Many of us parent by instinct, and that approach works well much of the time. Smart parenting, in addition, is really about conscious decision making; selecting choices based on what we feel is best for our children in the short term and the long term. Decision making starts from day one: Breastfeed or formula feed? Which vaccines and when? Many smart parents like to think of parenting as a "reverse engineering" process - that is, always keeping the end goal in sight. But we also realise that everybody has limited time and resources, so it is all about balance.
Ultimately, our goal as parents is to create the optimal environment for our children. Therefore, it is important to read, read & never stop reading! I have said this many times in my posts and during my conversations with fellow parents, but I can never say it enough. Spare some time to read. What's new, what are the do's and the don'ts!
Be responsible - Vaccinate your child!
There are surely enough data to show that vaccines do save lives and protect against illness. The extent of that benefits may be debatable but it is significant, nonetheless. There are also safety concerns, as with any medications, in that there are not - and never can be- enough data to guarantee the safety of vaccinations in any given individual, especially as they interact with other vaccines, viruses, drugs, food, and that person's specific internal 'environment'. I know this first hand because it happened to one of my closest friends' son. He got sick after his pneumococcal vaccine. Although, his doctor didn't actually manage to conclude whether or not his unwell-being was caused by that.
I also know someone whose kid got sick (he was fully vaccinated) because of something he got from the nursery.
So what are we left with? We rely on our hearts and our gut instincts - backed up with the data and advices from our paediatricians. It has been concluded that vaccines are much likely to benefit our children than harm them and are helpful to the long term health not only for our children but of the population at large. See how responsible we are when we decide to vaccinate our children?
Study shows that vaccines prevent disease and infant deaths every year. Vaccinating your child helps not only your child, but protect others who might be particularly vulnerable to these threatening diseases, such as grandparents, infant siblings, pregnant women or other kids with have low immune system or some sort.
Some debate on how our grandparents and their parents didn't get vaccinated and yet they lived!
That is not entirely true. A friend shared in her Facebook post that her grandfather had a few siblings but only two survived. Even some of us didn't get many of the current vaccines. We missed seven to fourteen days or so of school for chicken pox and some of us will suffer shingles when that virus resurfaces in us later in life. Our parents suffered with us and stayed home from work, too. One in a thousand of our parents' generation who got measles developed brain dysfunction. A lot of kids died in previous eras due to the vaccine-preventable diseases. Vaccination has promoted a better quality of life and has allowed more of us to survive and have children of our own.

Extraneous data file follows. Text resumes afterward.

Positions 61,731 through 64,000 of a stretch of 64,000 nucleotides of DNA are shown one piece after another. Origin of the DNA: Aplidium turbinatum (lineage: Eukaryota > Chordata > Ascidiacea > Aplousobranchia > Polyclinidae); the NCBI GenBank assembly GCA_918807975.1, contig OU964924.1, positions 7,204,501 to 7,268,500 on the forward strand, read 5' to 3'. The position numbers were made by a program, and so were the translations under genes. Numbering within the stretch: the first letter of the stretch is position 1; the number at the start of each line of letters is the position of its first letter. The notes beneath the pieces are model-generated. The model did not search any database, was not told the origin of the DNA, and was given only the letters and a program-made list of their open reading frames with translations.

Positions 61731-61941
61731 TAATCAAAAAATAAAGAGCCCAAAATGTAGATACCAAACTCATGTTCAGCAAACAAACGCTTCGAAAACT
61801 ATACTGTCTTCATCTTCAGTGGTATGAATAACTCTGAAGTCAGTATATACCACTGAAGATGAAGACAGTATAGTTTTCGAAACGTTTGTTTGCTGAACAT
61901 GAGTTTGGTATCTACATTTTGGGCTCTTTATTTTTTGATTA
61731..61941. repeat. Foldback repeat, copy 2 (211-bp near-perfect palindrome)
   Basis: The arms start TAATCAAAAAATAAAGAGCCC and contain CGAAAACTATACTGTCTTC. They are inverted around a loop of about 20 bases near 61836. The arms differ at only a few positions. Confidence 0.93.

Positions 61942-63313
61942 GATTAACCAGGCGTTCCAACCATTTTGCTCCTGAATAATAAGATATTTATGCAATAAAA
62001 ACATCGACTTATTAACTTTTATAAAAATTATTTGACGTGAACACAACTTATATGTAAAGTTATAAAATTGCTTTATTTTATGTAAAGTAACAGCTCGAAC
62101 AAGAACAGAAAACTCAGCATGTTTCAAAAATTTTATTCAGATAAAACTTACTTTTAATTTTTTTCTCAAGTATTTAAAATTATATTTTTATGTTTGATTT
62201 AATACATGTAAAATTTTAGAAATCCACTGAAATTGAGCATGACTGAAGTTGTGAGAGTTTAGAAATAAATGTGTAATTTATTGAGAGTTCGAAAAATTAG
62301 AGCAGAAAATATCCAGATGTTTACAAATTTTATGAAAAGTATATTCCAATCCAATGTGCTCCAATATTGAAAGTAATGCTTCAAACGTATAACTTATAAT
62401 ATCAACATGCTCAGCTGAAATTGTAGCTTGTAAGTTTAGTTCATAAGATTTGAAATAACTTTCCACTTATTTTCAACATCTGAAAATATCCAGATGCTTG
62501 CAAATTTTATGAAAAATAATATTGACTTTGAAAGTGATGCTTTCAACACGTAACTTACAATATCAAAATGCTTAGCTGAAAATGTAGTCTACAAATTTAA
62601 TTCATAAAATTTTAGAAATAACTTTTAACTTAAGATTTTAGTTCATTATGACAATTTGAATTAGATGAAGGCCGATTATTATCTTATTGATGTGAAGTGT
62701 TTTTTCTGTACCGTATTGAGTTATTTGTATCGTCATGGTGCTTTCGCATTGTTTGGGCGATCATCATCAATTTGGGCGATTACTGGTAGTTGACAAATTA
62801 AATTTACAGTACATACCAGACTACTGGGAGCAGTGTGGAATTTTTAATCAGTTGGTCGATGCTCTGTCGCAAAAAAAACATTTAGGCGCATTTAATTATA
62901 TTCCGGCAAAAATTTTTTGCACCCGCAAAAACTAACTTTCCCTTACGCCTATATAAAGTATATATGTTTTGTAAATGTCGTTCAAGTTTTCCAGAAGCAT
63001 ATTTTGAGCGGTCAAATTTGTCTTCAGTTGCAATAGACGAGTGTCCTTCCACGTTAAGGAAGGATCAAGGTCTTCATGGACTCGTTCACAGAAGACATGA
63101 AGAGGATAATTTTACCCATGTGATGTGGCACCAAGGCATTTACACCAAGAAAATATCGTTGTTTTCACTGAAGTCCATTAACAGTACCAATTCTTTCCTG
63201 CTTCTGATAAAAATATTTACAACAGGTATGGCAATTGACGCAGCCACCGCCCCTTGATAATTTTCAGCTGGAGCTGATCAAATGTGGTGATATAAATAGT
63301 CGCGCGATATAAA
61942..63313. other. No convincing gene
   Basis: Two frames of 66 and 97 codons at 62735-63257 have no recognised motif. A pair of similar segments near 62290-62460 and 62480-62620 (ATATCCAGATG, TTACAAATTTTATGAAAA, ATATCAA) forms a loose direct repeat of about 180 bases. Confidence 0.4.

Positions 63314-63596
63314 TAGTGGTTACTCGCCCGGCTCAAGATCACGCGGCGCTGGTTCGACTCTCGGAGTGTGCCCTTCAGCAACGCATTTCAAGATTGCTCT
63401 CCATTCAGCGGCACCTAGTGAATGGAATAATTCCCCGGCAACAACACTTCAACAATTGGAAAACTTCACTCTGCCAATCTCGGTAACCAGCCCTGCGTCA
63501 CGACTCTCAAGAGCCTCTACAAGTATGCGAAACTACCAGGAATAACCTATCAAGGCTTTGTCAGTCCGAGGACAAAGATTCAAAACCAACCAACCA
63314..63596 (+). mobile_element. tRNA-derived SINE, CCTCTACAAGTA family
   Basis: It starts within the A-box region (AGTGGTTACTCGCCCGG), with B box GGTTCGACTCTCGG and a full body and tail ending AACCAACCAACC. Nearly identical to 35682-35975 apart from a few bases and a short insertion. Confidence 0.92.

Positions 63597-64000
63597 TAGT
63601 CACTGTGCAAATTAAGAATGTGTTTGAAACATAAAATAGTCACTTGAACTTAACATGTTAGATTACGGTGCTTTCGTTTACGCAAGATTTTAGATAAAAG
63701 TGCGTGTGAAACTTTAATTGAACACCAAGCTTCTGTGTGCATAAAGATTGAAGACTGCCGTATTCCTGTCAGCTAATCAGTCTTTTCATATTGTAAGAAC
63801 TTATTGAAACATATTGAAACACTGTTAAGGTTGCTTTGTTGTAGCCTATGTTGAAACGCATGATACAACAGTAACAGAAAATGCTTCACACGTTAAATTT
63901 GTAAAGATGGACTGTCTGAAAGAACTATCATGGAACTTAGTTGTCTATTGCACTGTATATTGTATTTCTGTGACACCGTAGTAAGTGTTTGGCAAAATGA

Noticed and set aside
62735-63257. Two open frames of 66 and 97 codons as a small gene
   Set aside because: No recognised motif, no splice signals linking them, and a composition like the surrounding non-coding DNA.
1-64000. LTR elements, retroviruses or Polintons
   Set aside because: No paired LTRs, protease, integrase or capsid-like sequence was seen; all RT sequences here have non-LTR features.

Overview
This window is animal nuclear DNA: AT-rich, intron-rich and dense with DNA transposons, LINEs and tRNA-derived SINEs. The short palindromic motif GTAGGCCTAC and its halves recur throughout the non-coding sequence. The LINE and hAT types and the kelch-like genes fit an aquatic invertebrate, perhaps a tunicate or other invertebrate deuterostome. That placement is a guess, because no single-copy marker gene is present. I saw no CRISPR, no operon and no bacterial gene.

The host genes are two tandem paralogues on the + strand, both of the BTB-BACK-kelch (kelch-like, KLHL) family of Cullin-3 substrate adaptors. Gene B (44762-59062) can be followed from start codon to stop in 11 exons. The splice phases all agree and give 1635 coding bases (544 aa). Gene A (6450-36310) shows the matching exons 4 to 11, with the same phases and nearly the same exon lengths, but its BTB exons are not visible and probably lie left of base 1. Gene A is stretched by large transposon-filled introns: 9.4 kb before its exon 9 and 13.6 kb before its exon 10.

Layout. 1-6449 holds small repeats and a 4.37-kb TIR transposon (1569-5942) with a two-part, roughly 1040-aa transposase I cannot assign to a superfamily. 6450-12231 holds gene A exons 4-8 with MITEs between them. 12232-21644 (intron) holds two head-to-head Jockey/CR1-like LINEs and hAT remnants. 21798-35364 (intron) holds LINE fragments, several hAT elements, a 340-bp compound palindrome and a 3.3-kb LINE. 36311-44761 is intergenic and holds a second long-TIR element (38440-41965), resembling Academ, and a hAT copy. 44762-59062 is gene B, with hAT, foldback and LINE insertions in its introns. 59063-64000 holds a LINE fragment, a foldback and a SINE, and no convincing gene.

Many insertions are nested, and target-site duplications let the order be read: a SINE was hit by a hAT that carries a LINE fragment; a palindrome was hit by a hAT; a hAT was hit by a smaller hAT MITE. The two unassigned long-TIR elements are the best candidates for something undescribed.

Through vaccines, we can achieve what's referred to as herd immunity, making diseases so uncommon in the environment that some are eventually eradicated. And we no longer need the vaccine. The best example is the global elimination of smallpox. We were very close to eliminating polio until a few countries declined immunisation for a few years, allowing it to resurface in their populations and then spread to others.
There are estimations to how many people to be vaccinated to prevent diseases and deaths. In short, by vaccinating our child, we contribute in preventing unwanted disease on another innocent child and subsequently, prevent death from happening. Especially those who are not responding well to vaccines or worst those children who suffer from allergies towards vaccinations and cannot get vaccinated (although, with close monitoring and a few standard precautions, nearly all children with known or suspected vaccine allergies can be safely immunized; but of course as parents, the risk freak you out and you decide not to go ahead with the immunisations and rely on the herd immunity). You can read about the vaccines allergy here.
I learnt a lot on the many whys we should vaccinate our child at our paed's clinic during my recent visit to get Sophie vaccinated for Chicken Pox. You wouldn't believe the nobel thing we do when we decide to vaccinate our child. Infection often leads to hospitalisation and potentially a host of other exposures and lifelong complications, not to mention that infections put others around you at risks as well.
Here in Malaysia, we are so blessed with such facility provided by the Department of Health - we get to vaccinate our child for free at Klinik Kesihatan which is available at every district. For those un-compulsory/optional vaccinations, you can get them at any private clinic or hospital for reasonable prices. The rates differ based on the institution so shop around and choose what's best for your budget.
And please lah - don't go around complaining that you don't vaccinate your child because you can't afford it. Drop the temptations to eat out, shop for luxury items, change all your furniture for raya, pay for a holiday abroad or own an iPhone - use that cash for your child's vaccination instead!
Be a responsible human being and parent, vaccinate your child!
Here is Sophie's vaccination schedule as reference.